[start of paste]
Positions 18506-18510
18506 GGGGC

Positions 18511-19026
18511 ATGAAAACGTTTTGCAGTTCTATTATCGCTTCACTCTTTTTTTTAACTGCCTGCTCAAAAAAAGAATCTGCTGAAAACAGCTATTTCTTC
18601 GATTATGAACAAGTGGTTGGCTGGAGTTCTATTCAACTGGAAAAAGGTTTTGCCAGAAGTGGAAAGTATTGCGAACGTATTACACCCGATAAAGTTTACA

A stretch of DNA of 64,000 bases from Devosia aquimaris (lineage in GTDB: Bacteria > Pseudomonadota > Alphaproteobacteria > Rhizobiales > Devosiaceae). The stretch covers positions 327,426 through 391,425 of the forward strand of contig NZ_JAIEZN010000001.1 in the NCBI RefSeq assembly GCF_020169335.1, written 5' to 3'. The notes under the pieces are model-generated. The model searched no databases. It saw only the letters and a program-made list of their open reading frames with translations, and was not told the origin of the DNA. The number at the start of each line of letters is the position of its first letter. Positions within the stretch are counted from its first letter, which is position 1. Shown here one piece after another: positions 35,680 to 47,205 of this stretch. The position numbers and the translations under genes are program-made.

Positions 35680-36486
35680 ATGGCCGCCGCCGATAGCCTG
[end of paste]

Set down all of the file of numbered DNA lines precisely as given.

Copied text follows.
Positions 18506-18510
18506 GGGGC

Positions 18511-19026
18511 ATGAAAACGTTTTGCAGTTCTATTATCGCTTCACTCTTTTTTTTAACTGCCTGCTCAAAAAAAGAATCTGCTGAAAACAGCTATTTCTTC
18601 GATTATGAACAAGTGGTTGGCTGGAGTTCTATTCAACTGGAAAAAGGTTTTGCCAGAAGTGGAAAGTATTGCGAACGTATTACACCCGATAAAGTTTACA

A stretch of DNA of 64,000 bases from Devosia aquimaris (lineage in GTDB: Bacteria > Pseudomonadota > Alphaproteobacteria > Rhizobiales > Devosiaceae). The stretch covers positions 327,426 through 391,425 of the forward strand of contig NZ_JAIEZN010000001.1 in the NCBI RefSeq assembly GCF_020169335.1, written 5' to 3'. The notes under the pieces are model-generated. The model searched no databases. It saw only the letters and a program-made list of their open reading frames with translations, and was not told the origin of the DNA. The number at the start of each line of letters is the position of its first letter. Positions within the stretch are counted from its first letter, which is position 1. Shown here one piece after another: positions 35,680 to 47,205 of this stretch. The position numbers and the translations under genes are program-made.

Positions 35680-36486
35680 ATGGCCGCCGCCGATAGCCTG